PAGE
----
Market research studies can be an important tool for independent schools to better understand their school’s perception in the market and what the audience values – or doesn’t value – about the school. It’s game-changing information for all marketing and enrollment efforts.
We work with independent schools across the country to conduct market research studies and are seeing new challenges arise in executing different methodologies. With many of our school clients located in smaller markets, it has become more difficult to implement quantitative studies with large enough sample sizes to be meaningful.
What does this mean? It means that, for some schools, there isn’t a large enough geography or addressable audience to follow best practices, which would suggest a two-step process utilizing both qualitative and quantitative methodologies.
Qualitative research includes in-depth one-on-one telephone interviews and/or focus groups to understand market perceptions, attitudes and beliefs about your school among prospective and current audiences. This provides us with valuable insights into what both prospects and stakeholders think about your school and why. Since sample sizes are small during this phase, we look for themes, understanding that our conclusions are directional in nature. In a two-step process, this data is primarily used to inform the development of the quantitative research phase.
For quantitative research, we use online and telephone surveys to collect data (large enough sample sizes to be reliable and predictable) about prospective audiences. The goal is to identify key differences among different subsegments by demographics and other factors. With larger sample sizes (typically a minimum of 50-100 responses), we are more certain of the conclusions we can derive from the data.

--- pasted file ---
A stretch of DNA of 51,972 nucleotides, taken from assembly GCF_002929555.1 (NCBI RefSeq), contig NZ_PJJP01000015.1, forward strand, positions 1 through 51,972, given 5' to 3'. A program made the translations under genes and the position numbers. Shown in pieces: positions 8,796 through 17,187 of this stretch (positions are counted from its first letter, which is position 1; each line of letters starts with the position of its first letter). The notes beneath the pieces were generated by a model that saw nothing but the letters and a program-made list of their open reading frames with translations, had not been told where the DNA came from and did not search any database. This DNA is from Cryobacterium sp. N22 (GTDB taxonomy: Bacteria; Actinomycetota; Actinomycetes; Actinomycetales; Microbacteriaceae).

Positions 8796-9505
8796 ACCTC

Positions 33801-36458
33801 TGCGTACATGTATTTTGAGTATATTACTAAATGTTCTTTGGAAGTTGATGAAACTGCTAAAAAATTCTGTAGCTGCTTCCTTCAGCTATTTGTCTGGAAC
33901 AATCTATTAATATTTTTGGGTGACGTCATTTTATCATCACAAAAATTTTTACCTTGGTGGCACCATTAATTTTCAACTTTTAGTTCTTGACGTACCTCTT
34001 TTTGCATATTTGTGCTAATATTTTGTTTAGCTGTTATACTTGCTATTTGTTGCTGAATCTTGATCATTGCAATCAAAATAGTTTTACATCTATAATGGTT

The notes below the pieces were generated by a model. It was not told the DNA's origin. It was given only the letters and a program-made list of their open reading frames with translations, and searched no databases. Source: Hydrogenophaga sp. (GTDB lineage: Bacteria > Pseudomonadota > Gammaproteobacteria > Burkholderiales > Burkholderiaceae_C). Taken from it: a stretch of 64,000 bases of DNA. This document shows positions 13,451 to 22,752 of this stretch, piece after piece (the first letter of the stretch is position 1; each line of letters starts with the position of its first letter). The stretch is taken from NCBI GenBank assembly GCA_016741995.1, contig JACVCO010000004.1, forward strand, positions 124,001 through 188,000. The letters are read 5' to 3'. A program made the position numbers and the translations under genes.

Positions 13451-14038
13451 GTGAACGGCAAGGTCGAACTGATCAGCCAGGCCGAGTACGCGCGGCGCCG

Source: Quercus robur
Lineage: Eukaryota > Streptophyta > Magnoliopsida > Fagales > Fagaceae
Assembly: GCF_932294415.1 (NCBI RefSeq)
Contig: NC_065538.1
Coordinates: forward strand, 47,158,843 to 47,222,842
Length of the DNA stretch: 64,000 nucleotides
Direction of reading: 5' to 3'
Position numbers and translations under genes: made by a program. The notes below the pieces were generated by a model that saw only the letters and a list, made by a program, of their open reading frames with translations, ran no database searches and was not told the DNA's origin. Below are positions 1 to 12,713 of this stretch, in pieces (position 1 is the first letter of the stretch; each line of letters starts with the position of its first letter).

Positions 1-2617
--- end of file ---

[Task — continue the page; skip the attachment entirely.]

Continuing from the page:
The Challenge of Smaller Screening Samples in Market Research Studies
If your school has a smaller geography or is a single-sex school or a parochial school, it’s harder to get the sample size you need to execute a full-blown two-step qualitative and quantitative process. Anytime you start taking that big addressable audience and start slicing it and cutting it down, it becomes harder and harder to find those prospective families that would meet the screening criteria to qualify for the study.
To combat that inability to get the larger numbers, we’ve adjusted our approach to the qualitative phase and increased the number of interviews that we’ve been doing in a single-phase study.
As a result of the many market research studies we’ve done at Kalix, the trends we uncovered in the qualitative phase have typically been validated in the quantitative study giving us confidence to recommend a smaller, qual-only study where budgets or addressable audience is limited. Insights derived from such a study are very rich in detail and give good directional guidance on marketing strategy and be very helpful to our schools. For larger national studies, however, we still recommend using both qualitative and quantitative.
The Value of Qualitative Research in Market Research
Qualitative research gives an opportunity to have a conversation and persuade people to participate, to make them feel comfortable. Today, with internet interviews, people are giving less information via email and are responding less and less to email requests. It’s just the reality of today’s communication. At Kalix, we do enough pre-work for our clients to understand whether we have the numbers to even propose a two-step process or propose a one-step (qualitative only) research plan. We never propose something that we can’t execute. We get enough information upfront before we even win the business to properly cost it out and understand what the right methodology that we would recommend in the proposal stage.
Learn more about conducting a successful market research study for your school in our free, downloadable e-book, Marketing Research: A Strategic Guide For Independent Schools.
Check out Donna’s other blog posts on market research:
How can Kalix Marketing and our team of market research experts help you create the best possible market research study? Reach out to us at firstname.lastname@example.org.